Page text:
“Right at the end of August 1939 the British dealers were tumbling over one another in their eagerness to sell Germany tin, rubber, copper and shellac – and this in the clear, certain knowledge that war was going to break out in a week or two. It was about as sensible as selling somebody a razor to cut your throat with. But it was “good business”.”
In an article in the 1983 Socialist Standard, Brian Rubin argues that Orwell’s “socialism” was in fact little more than a moral stance, a call for “justice” and “liberty” and a more humane and decent world. Rick Hales, in the 1980 Socialist Standard (“Literary lefties in the 1930s”) claims that the literary left-wing tried to expiate their class-guilt mostly by becoming Communists or fellow travellers except for the two heretics of the left-wing Julian Symons, who became a Trotskyite, and George Orwell who became a tramp.
Orwell’s imaginative writing was not as good as his autobiographical or documentary work, but it was in his political journalism and polemical essays that he excelled. He was not an original writer, however, and many of his ideas had been written about previously; The Road to Wigan Pier (1937) in which he discovered poverty in the industrial north and Down and Out in Paris and London in which he became a tramp had been written about by Jack London in The People or the Abyss (1902) and W. H. Davies in The Autobiography or a Super-Tramp (1908). The section in A Clergyman’s Daughter in which the central character, Dorothy, spends the night in Trafalgar Square with a group of tramps is an attempt to emulate the stream-of-consciousness style of James Joyce’s Ulysses (1922) and fails artistically. It was an experiment which Orwell did not repeat. Bernard Crick, Orwell’s biographer, has drawn attention to similarities between Jack London’s The Iron Heel (1907) in which is written “By virtue of that power we will remain in power . . . . We will grind you revolutionists down under our heel, and we shall walk upon your faces”, and Nineteen Eighty Four: “The party seeks power for its own sake. We are not interested in the good of others; we are interested solely in power . . . We know that no-one ever seizes power with the intention of relinquishing it”, and “If you want a picture of the future, imagine a boot stamping on a human face – for ever”. Animal Farm owes much to Swift’s satire and, indeed, Orwell wrote an excellent essay “Politics vs. Literature: an examination of Gulliver’s travels” in 1946. Nineteen Eighty Four owes a debt to Evgeny Zamyatin’s book We (1925), which Orwell acknowledged in a letter to George Woodcock (1967), in which he stated that he had only been able to obtain a copy of the book in French and was looking for an English translation. However, it would be unfair to accuse Orwell of plagiarism because he borrowed ideas. Most topics and human emotions have been written about previously and genuine originality is difficult to achieve. It is sufficient to say that most of Orwell’s work was well written and all of his work has survived him.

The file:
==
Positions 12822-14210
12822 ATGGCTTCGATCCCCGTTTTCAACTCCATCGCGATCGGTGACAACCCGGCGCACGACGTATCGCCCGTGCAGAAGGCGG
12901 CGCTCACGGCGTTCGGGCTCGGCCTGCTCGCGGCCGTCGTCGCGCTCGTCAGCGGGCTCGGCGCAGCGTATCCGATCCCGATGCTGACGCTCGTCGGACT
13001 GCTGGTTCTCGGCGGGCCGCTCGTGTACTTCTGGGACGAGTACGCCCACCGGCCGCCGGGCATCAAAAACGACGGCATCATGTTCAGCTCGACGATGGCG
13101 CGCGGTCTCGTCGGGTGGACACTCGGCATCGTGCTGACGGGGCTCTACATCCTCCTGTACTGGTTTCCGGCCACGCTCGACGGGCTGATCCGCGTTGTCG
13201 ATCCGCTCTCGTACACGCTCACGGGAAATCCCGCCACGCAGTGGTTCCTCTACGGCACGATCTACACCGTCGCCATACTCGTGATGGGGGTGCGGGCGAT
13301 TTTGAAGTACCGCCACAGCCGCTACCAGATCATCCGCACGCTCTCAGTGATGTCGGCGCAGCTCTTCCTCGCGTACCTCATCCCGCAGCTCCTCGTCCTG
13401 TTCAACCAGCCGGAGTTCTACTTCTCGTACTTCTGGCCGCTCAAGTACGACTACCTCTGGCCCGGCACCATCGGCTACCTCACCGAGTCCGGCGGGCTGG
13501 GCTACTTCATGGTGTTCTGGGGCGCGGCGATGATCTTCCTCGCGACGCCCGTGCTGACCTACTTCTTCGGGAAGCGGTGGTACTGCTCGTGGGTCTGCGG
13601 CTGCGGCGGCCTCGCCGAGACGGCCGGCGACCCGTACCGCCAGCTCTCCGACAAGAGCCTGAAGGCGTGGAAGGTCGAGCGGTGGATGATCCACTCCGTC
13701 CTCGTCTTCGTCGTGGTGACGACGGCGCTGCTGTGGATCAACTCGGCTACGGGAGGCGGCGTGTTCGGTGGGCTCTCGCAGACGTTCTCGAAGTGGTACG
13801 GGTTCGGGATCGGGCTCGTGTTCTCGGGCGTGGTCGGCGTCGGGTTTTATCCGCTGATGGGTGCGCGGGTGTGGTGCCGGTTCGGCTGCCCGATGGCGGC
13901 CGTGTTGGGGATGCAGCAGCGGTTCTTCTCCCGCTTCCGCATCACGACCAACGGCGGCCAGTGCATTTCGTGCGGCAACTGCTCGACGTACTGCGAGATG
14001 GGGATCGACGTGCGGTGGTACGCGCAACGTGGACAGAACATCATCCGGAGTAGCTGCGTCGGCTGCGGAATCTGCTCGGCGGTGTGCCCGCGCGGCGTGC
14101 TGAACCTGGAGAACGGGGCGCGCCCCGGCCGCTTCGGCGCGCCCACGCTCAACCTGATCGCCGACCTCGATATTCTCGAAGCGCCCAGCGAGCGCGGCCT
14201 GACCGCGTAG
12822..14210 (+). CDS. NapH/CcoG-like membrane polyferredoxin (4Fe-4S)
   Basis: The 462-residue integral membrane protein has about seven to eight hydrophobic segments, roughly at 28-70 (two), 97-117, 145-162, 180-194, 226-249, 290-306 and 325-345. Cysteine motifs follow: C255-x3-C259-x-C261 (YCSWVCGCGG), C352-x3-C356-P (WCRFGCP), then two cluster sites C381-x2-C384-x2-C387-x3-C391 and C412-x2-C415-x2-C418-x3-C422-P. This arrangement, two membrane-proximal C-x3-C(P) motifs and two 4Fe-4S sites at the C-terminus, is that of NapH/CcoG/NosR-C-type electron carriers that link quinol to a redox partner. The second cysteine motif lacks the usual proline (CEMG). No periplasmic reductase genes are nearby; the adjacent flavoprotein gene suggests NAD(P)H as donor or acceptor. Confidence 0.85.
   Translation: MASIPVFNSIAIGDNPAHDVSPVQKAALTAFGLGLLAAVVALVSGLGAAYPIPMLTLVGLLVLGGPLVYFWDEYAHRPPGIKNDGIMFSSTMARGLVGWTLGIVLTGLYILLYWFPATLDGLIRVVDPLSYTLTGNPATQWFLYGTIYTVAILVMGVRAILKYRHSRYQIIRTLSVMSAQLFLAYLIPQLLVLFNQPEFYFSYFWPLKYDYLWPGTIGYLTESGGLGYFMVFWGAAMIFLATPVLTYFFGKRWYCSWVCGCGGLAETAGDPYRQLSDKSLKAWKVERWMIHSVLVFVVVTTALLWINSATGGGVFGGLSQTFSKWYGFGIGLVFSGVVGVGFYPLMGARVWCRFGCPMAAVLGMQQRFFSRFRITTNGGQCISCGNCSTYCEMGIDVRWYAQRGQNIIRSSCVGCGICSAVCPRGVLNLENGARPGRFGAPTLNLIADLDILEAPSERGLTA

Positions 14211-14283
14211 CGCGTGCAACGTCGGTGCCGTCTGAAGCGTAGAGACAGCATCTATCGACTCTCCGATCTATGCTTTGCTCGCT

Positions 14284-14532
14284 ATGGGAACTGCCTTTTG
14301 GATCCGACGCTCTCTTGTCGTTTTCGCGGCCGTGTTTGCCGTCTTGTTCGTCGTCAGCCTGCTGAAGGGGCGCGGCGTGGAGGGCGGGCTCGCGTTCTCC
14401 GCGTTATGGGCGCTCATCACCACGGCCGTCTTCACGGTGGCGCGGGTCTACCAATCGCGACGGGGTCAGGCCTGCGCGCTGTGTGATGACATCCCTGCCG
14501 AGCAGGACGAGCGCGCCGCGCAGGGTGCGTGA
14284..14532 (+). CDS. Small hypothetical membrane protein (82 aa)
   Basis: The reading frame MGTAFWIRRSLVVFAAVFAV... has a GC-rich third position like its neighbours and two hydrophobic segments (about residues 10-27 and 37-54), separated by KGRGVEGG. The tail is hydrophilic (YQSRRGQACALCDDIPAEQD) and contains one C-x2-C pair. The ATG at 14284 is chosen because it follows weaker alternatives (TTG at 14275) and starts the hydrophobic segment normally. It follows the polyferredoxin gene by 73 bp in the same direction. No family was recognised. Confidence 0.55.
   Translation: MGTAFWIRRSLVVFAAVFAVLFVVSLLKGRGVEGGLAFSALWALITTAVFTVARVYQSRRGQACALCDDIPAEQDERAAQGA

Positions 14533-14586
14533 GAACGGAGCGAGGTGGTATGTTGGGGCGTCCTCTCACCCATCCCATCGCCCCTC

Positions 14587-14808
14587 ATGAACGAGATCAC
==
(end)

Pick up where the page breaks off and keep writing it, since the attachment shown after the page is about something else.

A common view held by the political right-wing is that Orwell exposed the horrors of “socialism” by predicting what would happen under a regime of the Stalinist model which the right-wing claims to be representative of all socialist ideals, conveniently ignoring the fact that he was writing about state capitalism represented as socialism and that the book was intended to be satire and not prediction. Also conveniently ignored are his other writings depicting the evils of imperialism, the inherent unfairness of privilege and the inefficiency and self-interest of capitalism.
The Communists had good reason to detest Orwell for exposing their treachery in Spain, during the civil war, with the publication of Homage to Catalonia in 1938 in which he stated:
“ . . . among the parties on the Government side the Communists stood not upon the extreme Left, but upon the extreme Right . . . In particular, the USSR is in alliance with France, a capitalist-imperialist country. The alliance is of little use to Russia unless French capitalism is strong, therefore Communist policy in France has got to be anti-revolutionary.”